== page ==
Weather forecasting will allow MEC to better address the changing climate’s impact on sales. “We can track the weather and mirror this against our sales to make medium- to long-term decisions about how to manage our inventory and supply chain,” said Wong.
Additional adaptation efforts include building infrastructure to mitigate flood risks and diversifying its sourcing strategy when possible.
The Role of Accountants
MEC accountants play a core role in climate change adaptation, providing the analysis that underpins decisions. “They measure variables, trade benchmarks, and weigh options,” said Sandy Treagus, CPA, CA, Chief Financial Officer.
“Accountants have a fantastic opportunity, by virtue of the fact that they’re in this analytical role, to add substance to that whole discussion.”
Sandy Treagus, CPA, CA, Chief financial officer, MEC
In addition to the financial data, “we are incorporating the sustainability data, the operational data, and looking at it from a systems-wide type of analysis to assist with the decision-making,” described Wong.
That holistic view ensures that metrics are meaningful, said Treagus: “Because of their access and their interaction with every other department in the organization, [the finance team] has that broader view.”
Wong described MEC’s inclusion of weather forecasting data as a collaborative effort. Finance has worked with sustainability, operations, and the buying group. “We look at it as: ‘We’ve got a shorter season and adaptation is required. We have to make decisions about how to bring in and move the products.’” For example, accountants have facilitated discussions on the cost implications of shipping from the distribution centre or using stores as secondary warehouses.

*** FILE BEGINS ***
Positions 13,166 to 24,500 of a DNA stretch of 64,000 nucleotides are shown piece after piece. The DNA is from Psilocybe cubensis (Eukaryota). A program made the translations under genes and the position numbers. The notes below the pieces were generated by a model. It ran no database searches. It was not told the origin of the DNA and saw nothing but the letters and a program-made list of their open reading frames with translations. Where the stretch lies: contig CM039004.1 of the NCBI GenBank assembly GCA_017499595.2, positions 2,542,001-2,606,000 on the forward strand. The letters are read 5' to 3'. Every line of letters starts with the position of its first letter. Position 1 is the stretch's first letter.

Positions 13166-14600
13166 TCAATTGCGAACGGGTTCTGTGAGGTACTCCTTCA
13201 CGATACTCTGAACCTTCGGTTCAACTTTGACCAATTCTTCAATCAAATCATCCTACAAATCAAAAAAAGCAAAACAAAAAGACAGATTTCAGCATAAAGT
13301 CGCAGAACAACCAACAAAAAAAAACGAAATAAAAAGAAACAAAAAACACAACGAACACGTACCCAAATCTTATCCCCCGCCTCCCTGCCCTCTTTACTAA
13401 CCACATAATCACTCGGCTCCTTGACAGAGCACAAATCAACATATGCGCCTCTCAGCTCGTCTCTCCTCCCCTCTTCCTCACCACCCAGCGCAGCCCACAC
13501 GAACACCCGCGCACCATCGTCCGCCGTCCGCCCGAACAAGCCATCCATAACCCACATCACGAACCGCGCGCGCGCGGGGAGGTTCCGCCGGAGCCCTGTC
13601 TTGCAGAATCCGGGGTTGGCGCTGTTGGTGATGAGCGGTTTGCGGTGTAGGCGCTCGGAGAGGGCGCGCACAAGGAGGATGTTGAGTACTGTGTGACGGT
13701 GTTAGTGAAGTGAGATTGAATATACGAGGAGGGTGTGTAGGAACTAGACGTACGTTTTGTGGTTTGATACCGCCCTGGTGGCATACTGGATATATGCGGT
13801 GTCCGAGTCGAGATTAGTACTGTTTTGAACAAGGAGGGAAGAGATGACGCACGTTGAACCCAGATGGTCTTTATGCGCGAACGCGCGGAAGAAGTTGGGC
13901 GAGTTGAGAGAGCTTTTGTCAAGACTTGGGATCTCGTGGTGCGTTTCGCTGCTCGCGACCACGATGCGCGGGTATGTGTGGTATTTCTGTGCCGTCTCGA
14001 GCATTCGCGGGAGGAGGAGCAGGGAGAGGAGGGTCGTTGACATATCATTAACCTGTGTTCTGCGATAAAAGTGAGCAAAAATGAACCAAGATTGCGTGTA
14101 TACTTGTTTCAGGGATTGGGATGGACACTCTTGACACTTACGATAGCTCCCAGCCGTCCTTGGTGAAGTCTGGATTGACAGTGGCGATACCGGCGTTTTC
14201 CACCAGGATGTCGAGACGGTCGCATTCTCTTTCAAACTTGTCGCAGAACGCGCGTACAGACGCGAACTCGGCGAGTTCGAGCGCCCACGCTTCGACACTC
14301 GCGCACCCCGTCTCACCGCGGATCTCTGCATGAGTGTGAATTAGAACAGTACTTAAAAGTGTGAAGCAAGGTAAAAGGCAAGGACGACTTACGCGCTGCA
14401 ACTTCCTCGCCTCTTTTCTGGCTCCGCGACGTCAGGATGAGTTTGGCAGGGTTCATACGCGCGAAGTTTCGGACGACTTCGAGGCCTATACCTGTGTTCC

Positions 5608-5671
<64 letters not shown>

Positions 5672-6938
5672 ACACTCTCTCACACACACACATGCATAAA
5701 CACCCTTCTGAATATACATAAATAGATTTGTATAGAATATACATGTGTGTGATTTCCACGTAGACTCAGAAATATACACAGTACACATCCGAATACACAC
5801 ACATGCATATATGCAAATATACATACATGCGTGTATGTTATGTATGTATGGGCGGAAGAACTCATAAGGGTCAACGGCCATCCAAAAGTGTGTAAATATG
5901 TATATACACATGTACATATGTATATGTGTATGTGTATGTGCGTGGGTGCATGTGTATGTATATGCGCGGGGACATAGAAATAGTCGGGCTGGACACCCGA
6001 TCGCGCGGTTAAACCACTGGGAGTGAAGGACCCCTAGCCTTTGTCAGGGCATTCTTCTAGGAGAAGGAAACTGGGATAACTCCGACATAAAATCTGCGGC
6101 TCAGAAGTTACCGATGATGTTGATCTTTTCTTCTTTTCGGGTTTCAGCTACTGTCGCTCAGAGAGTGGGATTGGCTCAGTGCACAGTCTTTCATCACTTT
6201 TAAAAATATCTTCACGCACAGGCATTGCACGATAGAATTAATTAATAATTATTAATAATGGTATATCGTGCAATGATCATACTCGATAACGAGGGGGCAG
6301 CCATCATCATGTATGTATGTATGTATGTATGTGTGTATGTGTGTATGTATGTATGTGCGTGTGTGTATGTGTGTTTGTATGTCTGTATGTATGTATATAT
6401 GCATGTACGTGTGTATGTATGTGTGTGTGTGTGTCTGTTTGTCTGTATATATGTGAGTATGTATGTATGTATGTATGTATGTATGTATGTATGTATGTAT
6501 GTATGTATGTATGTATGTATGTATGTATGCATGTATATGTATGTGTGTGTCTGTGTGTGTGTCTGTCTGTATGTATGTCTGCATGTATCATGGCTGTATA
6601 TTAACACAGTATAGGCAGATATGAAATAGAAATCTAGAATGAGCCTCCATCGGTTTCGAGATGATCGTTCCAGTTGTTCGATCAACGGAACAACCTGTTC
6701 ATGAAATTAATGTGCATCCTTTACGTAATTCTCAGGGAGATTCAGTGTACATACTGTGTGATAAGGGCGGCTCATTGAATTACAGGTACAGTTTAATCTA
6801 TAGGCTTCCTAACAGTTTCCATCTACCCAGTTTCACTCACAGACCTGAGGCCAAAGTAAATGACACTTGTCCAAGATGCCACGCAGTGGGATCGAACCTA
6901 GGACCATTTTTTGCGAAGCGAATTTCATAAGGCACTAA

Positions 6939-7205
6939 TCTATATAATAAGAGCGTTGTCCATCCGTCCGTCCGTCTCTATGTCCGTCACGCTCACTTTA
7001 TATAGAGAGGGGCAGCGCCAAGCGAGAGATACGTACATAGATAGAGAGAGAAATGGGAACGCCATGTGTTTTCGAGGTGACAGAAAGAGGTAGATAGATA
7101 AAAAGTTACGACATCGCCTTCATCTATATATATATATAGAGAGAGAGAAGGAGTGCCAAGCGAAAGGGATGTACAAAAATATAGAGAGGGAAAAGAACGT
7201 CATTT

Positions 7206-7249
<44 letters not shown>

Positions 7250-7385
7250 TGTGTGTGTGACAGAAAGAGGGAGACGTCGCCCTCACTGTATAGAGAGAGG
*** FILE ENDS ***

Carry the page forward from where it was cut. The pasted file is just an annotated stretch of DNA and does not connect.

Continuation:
The finance team is also closely involved in decisions around new infrastructure as MEC seeks to site facilities in areas less threatened by a changing climate. Finance reviews the payback horizon for investment, Wong explained. “Locating in reduced-risk zones comes at a higher cost, but this organization won’t sacrifice sustainability for a quicker payback.”
Training for Changing Future
MEC staff recommend two types of training to enhance accountants’ ability to work on climate change adaptation.
Training in climate change and sustainability:
“Organizations are no longer operating in silos,” says Wong. Integrated thinking is vital. Accountants will increasingly work in collaborative, cross-functional organizations. As companies embed sustainability and climate change thinking across functional areas, accountants will “need to broaden our knowledge base about business and the environment,” said Wong.
Accountant training should include real-world case studies and practitioner-led lectures on accountants’ role in climate change and sustainability. Accountants can benefit from understanding sustainability frameworks and their application to business operations. Such training “positions accountants to provide potential employers with added value beyond the typical financial format,” according to Wong.
Training in enabling or “soft” skills and collaboration:
Accountants need to be able to communicate and work with others across a broad range of disciplines and functions.